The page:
April 24, 2001 | Commentary on Family and Marriage
Tony Perkins just got tired of being an "aginner."
That's a Southern term for people who seem to be "agin"-or against-everything. And in the course of promoting a pro-family agenda, Perkins, a member of the Louisiana House of Representatives, found himself against almost everything.
Rampant gambling? Against that. Easy, no-fault divorces? Against that, too. The nation's loosest liquor laws? Against them as well.
So, in 1997, Perkins began casting about for something he could be for. Eventually, he came across a bill that had failed six years earlier in the Florida Legislature. Introduced by Daniel Webster-then speaker of the Florida House of Representatives and now a state senator-it called for the establishment of what now are known as "covenant marriages."
Perkins felt he had found something and drafted his own version. It stipulated that couples who choose covenant marriages agree to undergo pre-marital counseling and to seek further counseling if their marriages hit a rocky patch. Only adultery, abandonment, physical or sexual abuse, or conviction of a felony could serve as grounds for divorce. Instead of the usual six months to get divorced, "covenant" couples would have to wait two years.
When the bill became law, it captured national attention as a typically quirky Louisiana law. (Louisiana, incidentally, is known for quirky laws. It's the only state with "parishes" instead of counties, the only state governed by the Napoleonic Code rather than English common law-heck, the only state with drive-through daiquiri stands.)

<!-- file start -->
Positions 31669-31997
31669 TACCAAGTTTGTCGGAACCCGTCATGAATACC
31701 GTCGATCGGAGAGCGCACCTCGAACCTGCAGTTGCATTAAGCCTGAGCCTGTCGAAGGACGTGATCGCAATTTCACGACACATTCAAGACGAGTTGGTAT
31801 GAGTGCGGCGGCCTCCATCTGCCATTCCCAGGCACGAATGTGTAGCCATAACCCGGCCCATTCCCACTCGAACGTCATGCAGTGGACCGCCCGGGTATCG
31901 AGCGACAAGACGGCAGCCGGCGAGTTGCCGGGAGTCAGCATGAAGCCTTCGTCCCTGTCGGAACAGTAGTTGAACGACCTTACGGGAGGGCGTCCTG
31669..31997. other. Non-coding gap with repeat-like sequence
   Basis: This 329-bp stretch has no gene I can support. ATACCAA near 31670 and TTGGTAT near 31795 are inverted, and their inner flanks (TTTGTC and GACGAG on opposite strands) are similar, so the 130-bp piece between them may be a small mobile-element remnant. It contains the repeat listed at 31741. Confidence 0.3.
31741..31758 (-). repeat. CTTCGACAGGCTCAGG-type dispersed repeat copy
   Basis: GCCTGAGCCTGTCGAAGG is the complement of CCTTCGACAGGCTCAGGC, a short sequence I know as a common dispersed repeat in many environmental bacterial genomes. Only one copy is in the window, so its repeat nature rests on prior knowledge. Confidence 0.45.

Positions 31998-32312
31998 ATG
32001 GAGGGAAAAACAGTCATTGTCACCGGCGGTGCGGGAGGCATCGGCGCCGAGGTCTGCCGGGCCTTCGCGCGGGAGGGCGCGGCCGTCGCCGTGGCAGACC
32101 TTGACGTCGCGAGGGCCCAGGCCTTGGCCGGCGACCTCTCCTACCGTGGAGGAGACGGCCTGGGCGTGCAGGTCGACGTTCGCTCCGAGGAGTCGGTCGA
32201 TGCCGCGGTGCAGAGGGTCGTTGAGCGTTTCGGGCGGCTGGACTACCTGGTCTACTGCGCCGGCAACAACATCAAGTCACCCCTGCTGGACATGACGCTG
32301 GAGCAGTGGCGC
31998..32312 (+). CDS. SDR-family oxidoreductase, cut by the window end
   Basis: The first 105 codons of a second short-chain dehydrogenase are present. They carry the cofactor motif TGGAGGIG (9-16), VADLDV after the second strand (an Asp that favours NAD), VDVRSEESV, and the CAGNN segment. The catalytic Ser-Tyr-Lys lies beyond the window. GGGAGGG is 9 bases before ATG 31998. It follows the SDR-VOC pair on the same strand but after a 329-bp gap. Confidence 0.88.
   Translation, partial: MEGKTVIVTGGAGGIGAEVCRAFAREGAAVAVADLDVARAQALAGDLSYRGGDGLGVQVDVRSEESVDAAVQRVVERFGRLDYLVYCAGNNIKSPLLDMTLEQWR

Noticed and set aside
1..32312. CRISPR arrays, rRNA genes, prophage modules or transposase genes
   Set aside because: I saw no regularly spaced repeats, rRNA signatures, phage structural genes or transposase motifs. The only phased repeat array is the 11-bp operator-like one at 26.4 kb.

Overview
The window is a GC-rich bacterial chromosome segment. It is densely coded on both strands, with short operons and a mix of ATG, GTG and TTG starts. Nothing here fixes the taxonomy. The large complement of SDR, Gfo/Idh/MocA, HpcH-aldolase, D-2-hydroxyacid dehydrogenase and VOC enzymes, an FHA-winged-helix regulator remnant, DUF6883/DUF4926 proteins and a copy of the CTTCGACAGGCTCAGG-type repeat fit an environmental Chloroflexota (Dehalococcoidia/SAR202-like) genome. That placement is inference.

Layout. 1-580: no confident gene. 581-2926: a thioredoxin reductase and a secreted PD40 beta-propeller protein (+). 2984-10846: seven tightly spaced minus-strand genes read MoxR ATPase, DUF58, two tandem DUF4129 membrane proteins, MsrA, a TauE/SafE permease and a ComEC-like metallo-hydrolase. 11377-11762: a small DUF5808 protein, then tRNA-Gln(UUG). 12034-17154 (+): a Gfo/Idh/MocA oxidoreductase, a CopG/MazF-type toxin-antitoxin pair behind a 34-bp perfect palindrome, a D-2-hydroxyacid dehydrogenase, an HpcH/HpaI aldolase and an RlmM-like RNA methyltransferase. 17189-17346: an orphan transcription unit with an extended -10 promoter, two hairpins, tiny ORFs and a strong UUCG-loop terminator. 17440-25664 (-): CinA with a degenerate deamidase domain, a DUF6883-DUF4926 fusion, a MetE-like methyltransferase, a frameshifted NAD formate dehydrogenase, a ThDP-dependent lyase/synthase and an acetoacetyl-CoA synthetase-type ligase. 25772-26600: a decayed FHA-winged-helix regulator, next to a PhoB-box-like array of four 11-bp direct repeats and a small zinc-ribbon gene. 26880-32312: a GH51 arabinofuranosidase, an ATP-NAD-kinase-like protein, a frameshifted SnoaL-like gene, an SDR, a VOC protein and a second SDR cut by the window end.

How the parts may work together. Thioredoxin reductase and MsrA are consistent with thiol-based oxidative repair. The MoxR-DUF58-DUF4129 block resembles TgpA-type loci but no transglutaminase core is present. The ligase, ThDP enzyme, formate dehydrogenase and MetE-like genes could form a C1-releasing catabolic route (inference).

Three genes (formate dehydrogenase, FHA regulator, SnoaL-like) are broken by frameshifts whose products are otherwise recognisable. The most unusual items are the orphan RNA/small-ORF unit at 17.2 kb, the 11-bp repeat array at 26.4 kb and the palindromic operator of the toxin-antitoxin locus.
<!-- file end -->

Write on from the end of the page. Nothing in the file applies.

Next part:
But this time, it was out front on an issue. Quirky or not, Perkins' bill had established marital breakdown as a legitimate government concern. Considering that the latest government figures show a record 1.3 million U.S. babies were born out of wedlock in 1999, that concern ought to be more widespread.
It's not just a matter for your local pulpit. More and more social science research shows that children who grow up in intact, two-parent households are far less likely to be physically abused. As they mature, they tend to earn more, learn more, avoid substance abuse, go to prison less and cause fewer social problems.
Within a year of Perkins' success, Oklahoma Gov. Frank Keating asked the economics departments at two of his state's top universities to write a report on what was holding his state back economically. The summary covered the usual suspects-excessive regulation, educational shortcomings, etc. But it revealed something else: Oklahoma's high rate of divorce and out-of-wedlock births not only took huge bites out of the state budget, they were a major drag on the state economy as well.
Keating responded by calling a summit to hatch ideas to promote marriage. Out of the summit came proposals to launch ad campaigns encouraging sound decision-making before marriage and highlighting the negative effects of divorce. Oklahoma also vowed to use excess welfare funds to support marriage and set goals for reducing divorce rates.
Arkansas, Arizona and Iowa followed with marriage summits of their own. Arizona has adopted its own covenant marriage law, and a similar measure is before the Arkansas Legislature. Lawmakers in several other states are writing similar laws.
The tide is turning in favor of marriage for a variety of reasons-some economic, some social, some religious. Perkins summed them up well after his bill passed:
"We need to recognize and support positive behavior," he said. "We've been going against the flow a long time. We've literally had decades of public policy going in other directions, and we haven't had a lot of success. It's time to reverse the trend."
Edwin Feulner is president of The Heritage Foundation (www.heritage.org), a Washington-based public policy research institute.
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